BEREA: Whitney Mercilus rolled a football on the ground, slid beside it and cradled it with his arms as a group of children watched the demonstration Friday during the NFL Rookie Symposium PLAY 60 Youth Football Clinic at the Browns’ headquarters.
The suggested technique for recovering a fumble isn’t new to Mercilus, but reviewing the basics certainly can’t hurt. After all, Mercilus knows he must have the fundamentals down pat to make a smooth transition from a defensive end in the University of Illinois’ 4-3 defense to an outside linebacker in the Houston Texans’ 3-4 scheme.
Mercilus, who grew up in Akron and graduated from Garfield High School, didn’t need much time to realize it, either. Organized team activities and minicamps served as wake-up calls, and with training camp set to begin July 27, Mercilus believes he is catching on.
“Going through the OTAs, first, second and third days, they installed the whole playbook in those three days, basically,” said Mercilus, whom the Texans drafted 26th overall on April 26. “For me, it was like everything just coming at me like 100 mph. So it took me at least two weeks to adjust during the OTAs, and then the last week it wasn’t too bad. I think I left a pretty good impression with [the coaches]. They expect you to come out and perform and pick up everything right away.”
Texans coach Gary Kubiak recognizes Mercilus has his hands full.
“He’s doing good,” Kubiak told Houston reporters during minicamp in June. “He’s doing a lot, trying to learn special teams and handling his job [at] outside [linebacker]. So he has a lot on his plate right now. He has a lot of ability and should be able to help us a lot.”
The 6-foot-4, 254-pound Mercilus had only two sacks in his first two seasons at Illinois, but the skills that have impressed Kubiak became apparent last year. As a junior in 2011, Mercilus led the nation with 16 sacks and nine forced fumbles.
Still, Mercilus believes his raw talent won’t be enough to carry him to success early in his professional career. He says he’s focusing on staying disciplined and mastering the mental aspects of the game.
“You’ve got a lot of free time in the NFL,” Mercilus said. “It’s not like college, where after you’re done with football you’ve got classes. You’ve got so much free time, it’s like, ‘Man, what should I do?’ You can either play video games, sleep all day or study the playbook. I’d rather stick with the playbook, dive into it and make sure I know my assignments well and try to understand the whole defense.”
Mercilus is also adjusting to life off the field as an NFL player. The symposium, which wrapped up Saturday with the AFC rookies visiting the Pro Football Hall of Fame in Canton, is designed to prepare players for some of the obstacles they might encounter.
As part of the symposium, Cincinnati Bengals cornerback Adam “Pacman” Jones and former NFL wide receiver Terrell Owens addressed the AFC rookies Thursday during orientation at the Bertram Inn & Conference Center in Aurora.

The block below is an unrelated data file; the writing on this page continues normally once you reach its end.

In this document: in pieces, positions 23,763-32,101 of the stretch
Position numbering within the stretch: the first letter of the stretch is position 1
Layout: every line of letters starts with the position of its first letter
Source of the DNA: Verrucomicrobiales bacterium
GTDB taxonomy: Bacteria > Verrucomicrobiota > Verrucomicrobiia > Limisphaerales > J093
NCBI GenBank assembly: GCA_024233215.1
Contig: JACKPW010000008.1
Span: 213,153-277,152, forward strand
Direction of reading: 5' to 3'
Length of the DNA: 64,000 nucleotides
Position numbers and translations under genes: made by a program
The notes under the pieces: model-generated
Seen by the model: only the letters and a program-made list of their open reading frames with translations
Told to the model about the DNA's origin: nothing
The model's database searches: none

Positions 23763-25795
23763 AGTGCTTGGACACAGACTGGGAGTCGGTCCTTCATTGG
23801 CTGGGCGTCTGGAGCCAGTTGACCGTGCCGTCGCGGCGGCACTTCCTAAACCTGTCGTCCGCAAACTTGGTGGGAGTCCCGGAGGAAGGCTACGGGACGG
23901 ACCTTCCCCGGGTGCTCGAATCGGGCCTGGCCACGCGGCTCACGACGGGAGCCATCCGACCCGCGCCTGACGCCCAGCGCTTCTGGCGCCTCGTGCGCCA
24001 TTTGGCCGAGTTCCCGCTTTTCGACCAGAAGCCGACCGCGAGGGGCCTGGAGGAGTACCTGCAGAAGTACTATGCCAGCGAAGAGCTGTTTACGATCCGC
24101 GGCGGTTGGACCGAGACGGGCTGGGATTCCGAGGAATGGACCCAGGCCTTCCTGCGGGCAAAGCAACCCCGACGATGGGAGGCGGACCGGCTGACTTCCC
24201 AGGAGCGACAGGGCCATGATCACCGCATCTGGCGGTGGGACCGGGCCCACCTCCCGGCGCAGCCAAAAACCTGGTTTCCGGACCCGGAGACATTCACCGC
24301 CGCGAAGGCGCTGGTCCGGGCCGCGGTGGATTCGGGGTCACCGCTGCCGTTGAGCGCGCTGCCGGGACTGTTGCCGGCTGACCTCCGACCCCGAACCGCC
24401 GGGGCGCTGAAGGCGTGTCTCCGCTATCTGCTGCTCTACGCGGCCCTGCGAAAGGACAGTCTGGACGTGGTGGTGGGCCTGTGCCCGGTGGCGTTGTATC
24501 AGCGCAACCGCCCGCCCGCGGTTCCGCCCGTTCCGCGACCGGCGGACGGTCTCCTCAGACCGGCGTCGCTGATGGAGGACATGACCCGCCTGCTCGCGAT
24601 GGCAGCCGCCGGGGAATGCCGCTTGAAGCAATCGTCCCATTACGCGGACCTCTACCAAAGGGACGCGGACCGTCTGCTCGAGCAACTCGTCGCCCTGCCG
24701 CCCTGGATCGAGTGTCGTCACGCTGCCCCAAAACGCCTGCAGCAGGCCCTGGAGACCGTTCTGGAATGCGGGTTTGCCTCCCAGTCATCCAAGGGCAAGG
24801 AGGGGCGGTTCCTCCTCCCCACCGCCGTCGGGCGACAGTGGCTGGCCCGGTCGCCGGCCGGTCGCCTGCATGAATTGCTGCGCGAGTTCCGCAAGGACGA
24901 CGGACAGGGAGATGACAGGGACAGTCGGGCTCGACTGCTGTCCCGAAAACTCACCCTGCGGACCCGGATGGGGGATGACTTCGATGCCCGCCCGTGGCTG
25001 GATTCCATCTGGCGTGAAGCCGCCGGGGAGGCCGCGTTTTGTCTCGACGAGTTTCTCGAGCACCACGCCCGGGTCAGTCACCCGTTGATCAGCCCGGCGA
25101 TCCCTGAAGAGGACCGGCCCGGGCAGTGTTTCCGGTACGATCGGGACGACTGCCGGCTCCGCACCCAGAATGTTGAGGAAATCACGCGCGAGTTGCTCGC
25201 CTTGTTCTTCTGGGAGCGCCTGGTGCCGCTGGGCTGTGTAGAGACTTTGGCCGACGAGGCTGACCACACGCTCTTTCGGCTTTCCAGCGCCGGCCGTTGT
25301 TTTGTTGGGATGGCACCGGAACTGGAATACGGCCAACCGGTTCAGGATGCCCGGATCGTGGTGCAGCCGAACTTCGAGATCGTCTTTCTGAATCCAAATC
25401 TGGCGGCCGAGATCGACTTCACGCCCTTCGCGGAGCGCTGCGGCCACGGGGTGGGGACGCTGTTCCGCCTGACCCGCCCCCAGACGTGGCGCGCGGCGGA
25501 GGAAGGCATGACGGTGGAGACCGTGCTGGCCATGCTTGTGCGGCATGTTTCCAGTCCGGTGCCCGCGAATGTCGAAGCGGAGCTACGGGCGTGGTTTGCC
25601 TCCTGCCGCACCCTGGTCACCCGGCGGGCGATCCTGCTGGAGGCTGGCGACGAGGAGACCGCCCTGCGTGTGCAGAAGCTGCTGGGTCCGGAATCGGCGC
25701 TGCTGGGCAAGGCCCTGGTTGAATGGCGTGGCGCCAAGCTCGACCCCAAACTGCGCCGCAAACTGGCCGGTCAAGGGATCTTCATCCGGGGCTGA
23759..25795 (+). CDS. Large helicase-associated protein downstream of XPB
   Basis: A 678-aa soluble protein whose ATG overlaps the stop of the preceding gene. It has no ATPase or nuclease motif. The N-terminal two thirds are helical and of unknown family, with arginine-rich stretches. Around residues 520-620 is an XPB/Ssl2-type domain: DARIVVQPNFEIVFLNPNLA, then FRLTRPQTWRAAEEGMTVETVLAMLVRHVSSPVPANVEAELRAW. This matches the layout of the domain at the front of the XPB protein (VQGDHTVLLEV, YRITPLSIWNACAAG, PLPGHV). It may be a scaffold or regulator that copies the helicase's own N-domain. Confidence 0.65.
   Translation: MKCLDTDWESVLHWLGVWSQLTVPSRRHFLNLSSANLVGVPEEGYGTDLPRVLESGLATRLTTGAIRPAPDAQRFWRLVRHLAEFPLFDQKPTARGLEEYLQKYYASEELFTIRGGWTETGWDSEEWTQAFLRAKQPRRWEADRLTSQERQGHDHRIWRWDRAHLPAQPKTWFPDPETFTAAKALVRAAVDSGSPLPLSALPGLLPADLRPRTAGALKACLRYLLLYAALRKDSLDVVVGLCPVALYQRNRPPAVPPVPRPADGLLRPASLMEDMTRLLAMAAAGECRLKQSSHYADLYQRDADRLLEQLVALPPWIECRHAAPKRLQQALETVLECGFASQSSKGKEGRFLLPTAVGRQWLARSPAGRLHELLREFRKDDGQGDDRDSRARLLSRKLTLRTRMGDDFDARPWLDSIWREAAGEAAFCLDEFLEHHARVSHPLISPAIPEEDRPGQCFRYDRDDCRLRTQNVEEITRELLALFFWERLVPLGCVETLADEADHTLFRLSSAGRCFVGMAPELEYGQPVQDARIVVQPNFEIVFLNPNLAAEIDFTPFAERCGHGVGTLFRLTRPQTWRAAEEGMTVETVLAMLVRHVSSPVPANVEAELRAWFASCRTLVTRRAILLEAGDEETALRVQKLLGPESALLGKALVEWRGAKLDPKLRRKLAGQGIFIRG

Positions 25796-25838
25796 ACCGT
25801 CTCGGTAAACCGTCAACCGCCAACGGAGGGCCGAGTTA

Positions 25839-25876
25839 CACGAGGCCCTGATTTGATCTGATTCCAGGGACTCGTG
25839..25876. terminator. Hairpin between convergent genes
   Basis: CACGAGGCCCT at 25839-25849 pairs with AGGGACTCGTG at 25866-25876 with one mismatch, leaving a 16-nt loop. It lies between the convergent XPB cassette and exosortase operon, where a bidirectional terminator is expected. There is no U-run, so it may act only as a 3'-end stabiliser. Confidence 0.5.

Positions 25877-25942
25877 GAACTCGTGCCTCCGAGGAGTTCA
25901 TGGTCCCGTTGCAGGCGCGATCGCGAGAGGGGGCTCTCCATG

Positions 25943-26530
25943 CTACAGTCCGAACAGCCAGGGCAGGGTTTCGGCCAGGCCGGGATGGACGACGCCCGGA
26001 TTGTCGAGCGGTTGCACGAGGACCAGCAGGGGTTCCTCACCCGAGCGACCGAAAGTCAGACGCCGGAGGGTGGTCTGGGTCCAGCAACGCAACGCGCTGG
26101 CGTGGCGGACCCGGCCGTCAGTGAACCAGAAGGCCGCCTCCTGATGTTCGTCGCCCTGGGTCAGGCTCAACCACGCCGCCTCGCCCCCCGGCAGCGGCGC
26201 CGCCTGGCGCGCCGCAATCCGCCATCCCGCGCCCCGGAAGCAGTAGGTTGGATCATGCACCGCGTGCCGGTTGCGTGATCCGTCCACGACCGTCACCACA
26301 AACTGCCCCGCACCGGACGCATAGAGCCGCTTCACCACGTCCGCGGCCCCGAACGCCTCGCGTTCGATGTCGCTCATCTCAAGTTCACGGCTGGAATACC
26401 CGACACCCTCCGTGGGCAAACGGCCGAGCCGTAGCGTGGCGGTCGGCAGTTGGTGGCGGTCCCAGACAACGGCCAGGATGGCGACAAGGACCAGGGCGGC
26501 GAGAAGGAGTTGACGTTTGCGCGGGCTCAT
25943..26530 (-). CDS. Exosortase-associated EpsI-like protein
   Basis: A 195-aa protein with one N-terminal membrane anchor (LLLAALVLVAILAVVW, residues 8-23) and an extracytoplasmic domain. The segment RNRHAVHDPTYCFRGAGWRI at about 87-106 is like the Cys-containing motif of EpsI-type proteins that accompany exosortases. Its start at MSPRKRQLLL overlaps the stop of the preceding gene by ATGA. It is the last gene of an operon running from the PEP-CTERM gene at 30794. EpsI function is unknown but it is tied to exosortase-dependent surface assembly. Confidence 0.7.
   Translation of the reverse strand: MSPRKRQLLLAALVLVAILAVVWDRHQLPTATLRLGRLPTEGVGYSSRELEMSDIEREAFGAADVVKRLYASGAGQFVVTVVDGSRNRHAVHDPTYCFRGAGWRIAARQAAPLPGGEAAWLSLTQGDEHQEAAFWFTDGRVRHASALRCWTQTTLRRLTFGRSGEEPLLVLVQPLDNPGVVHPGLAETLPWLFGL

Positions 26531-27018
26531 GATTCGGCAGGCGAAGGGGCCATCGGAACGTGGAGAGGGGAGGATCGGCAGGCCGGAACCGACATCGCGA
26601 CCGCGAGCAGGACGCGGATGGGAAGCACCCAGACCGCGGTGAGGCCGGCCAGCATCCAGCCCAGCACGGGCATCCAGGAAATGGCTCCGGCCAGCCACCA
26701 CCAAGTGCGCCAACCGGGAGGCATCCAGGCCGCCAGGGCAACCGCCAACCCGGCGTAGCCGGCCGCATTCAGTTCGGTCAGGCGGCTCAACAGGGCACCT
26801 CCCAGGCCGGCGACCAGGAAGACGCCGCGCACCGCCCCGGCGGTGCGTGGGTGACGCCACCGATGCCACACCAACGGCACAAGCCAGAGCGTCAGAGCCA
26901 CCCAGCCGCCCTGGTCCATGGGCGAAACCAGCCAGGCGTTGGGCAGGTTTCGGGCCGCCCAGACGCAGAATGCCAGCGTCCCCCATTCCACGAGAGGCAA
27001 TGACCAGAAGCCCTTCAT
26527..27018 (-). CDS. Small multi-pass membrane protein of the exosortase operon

“We had a lot of guest speakers, vets that came in, talking about their past with women, financial things, also,” Mercilus said.
“That’s a big thing having to deal with. I know there are a lot of great guys in the NFL, and one of the hardest things to do is to say no to people. They’re trying to teach us you’ve got to be a man about things. You’re not going to hurt their feelings. The thing is you’ve got to look out for yourself. It’s basically take care of yourself first, then you can take care of people next. So that’s another thing that I’ve been taking away from this.
“Also having to become a CEO of your own ship. You’ve got an agent. Some guys have a financial adviser and things like that. Coming from not having that at all to now having it … [it’s important to make sure] somebody’s not going to try to take advantage of you. They’re trying to tell us to take advantage of our NFL resources. The NFL, they’ve got so many connections for everything, background checks for financial advisers, agents. … So it’s just a huge resource that we need to start learning to take advantage of.”
In the money
Mercilus signed his four-year rookie contract on June 14. The deal is worth $7.634 million, including $6.55 million guaranteed and a signing bonus of $3.99 million, Scout.com reported.
“When I was signing it, I was like, ‘Finally, the wait is over,’ ” Mercilus said. “Now I’m in the upper echelon, the top 1 percent. It feels good because I never saw it coming. At this level, once you see it hit your bank account, it’s like, ‘Dang. Wow.’ ”
However, Mercilus has vowed to be smart with his money.
“I haven’t made a big purchase yet,” said Mercilus, adding that he’s renting a small town home in Houston. “I’m just having a structured plan about it, not going in there just wasting dollars and everything. I just want to do it right, so later down the line, when I’m retired at an early age, I’ve still got a lot of money in the bank.”
But Mercilus also will make sure his family is comfortable. He repeated that he left college early so he could relieve his Haitian immigrant parents, Wilner and Yvrose, of any financial burdens.
“Now they’ll live the life that they deserve to live for all the hard work they’ve put in, especially handling me — my crazy self — over the years,” Mercilus said. “It’s my debt to them basically to show them how much I love them and just to take good care of them.”
Nate Ulrich can be reached at firstname.lastname@example.org. Read the Browns blog at www.ohio.com/browns. Follow him on Twitter at www.twitter.com/NateUlrichABJ and on Facebook at www.facebook.com/browns.abj.